The Winter Olympics started last week. For athletes snowboard or snowboarding from Team USA, Taylor Gold, the Games serve as a reminder of the changes taking place on planet Earth.
In an interview with the Associated Press, he said, “I feel sad that we need so much artificial snow to sustain the Winter Olympics.”
Gold participated in the 2014 Winter Olympics in Sochi, Russia. Eight years later, Earth is on record for its hottest temperature ever, according to recent reports compiled by NASA and NOAA, the National Oceanic and Atmospheric Administration, respectively.
“The biggest threat facing these cold mountainous regions is a warming climate.” That’s what Tessa Garte, a doctoral candidate at the University of Colorado, Boulder, told the AP. He keeps track of the conditions in the previous Winter Olympics host cities.
“A lot of it got really warm. Not only warms up, but warms up very quickly. And obviously the consequences are huge for the Winter Olympics, as well as for the local economy, local climate and weather.”
Experts say that with too much carbon emissions trapped in the atmosphere, starting in 2050 only 10 of the 19 Winter Olympic host cities will be able to return to the Games if global warming trends continue.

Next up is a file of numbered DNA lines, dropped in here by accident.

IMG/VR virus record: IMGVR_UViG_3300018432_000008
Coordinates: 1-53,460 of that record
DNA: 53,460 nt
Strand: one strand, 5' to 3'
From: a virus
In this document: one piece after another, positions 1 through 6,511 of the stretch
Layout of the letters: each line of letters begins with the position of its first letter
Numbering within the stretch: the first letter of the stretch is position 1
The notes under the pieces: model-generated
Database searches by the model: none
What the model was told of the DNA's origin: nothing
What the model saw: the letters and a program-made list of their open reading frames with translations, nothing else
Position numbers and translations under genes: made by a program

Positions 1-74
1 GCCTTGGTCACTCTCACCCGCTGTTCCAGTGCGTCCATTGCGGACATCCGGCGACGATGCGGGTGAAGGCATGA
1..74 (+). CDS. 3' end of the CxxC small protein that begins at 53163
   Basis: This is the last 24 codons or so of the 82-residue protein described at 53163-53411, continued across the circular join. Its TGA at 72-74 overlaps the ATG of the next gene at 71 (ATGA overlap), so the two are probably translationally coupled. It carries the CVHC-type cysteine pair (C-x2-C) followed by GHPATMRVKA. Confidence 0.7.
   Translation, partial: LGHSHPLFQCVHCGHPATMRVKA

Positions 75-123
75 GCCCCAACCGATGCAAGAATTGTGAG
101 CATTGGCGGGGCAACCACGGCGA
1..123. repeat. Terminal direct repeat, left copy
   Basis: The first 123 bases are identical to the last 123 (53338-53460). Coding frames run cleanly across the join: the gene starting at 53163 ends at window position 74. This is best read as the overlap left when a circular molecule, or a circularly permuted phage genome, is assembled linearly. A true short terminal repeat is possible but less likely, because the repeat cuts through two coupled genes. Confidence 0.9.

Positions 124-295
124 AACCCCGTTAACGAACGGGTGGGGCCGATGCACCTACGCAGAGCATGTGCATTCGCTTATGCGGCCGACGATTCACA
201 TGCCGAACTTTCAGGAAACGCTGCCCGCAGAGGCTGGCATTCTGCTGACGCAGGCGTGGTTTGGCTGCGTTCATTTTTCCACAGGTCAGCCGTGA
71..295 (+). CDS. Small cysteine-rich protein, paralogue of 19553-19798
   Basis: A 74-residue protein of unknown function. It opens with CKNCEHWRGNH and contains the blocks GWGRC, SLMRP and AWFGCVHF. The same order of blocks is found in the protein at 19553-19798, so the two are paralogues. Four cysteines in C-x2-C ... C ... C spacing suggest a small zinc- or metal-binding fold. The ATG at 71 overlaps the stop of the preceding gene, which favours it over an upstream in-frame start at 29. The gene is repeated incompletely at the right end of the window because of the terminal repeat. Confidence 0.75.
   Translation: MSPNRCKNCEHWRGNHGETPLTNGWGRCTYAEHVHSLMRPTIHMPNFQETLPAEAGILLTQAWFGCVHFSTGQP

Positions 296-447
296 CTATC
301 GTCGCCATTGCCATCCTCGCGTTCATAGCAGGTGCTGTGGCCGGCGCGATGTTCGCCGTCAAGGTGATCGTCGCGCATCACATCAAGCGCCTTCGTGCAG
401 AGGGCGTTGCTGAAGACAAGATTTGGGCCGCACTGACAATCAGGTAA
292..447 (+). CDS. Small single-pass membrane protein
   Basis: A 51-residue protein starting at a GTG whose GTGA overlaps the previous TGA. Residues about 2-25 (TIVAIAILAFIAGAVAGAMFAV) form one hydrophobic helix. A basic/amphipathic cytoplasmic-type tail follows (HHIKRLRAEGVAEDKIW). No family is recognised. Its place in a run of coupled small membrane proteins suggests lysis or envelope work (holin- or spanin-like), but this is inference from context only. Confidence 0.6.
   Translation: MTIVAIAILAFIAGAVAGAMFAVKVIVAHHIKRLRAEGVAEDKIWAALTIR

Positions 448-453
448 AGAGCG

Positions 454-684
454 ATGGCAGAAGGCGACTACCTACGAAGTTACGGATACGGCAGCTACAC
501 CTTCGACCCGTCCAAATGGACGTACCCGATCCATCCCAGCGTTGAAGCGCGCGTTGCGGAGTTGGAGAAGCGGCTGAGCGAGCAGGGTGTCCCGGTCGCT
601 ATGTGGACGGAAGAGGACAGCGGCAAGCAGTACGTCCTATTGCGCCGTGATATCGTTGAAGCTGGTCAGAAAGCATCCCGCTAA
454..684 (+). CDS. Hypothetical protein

In another development, Chinese state television released a video that VOA could not independently verify, showing Chinese astronaut Wang Yaping conducting a half chemical experiment, half performing art on the Tiangong Space Station. Yaping, the Chinese government says, mixed chemicals in space to create the iconic Olympic Ring symbol.
Meanwhile, last week, the private space flight company SpaceX launched a pair of satellites. One of them carried a US spy satellite called the US National Reconnaissance Office. Satellite launch broadcasts were stopped before the classified part of the mission was carried out.
Meanwhile, another launch with an Italian satellite has been delayed three times due to weather conditions and once because a cruise ship violated the launch site boundary.
Most recently, last week, Australian astronomers discovered a bright pulsating object in the Milky Way galaxy, about 4,000 light-years from Earth. They found that in 2018, the object emitted a powerful wave of energy once every 18 minutes. Astronomers haven’t said what it is, but they’ve crossed out the possibility of it being an alien life form.[rd/jm]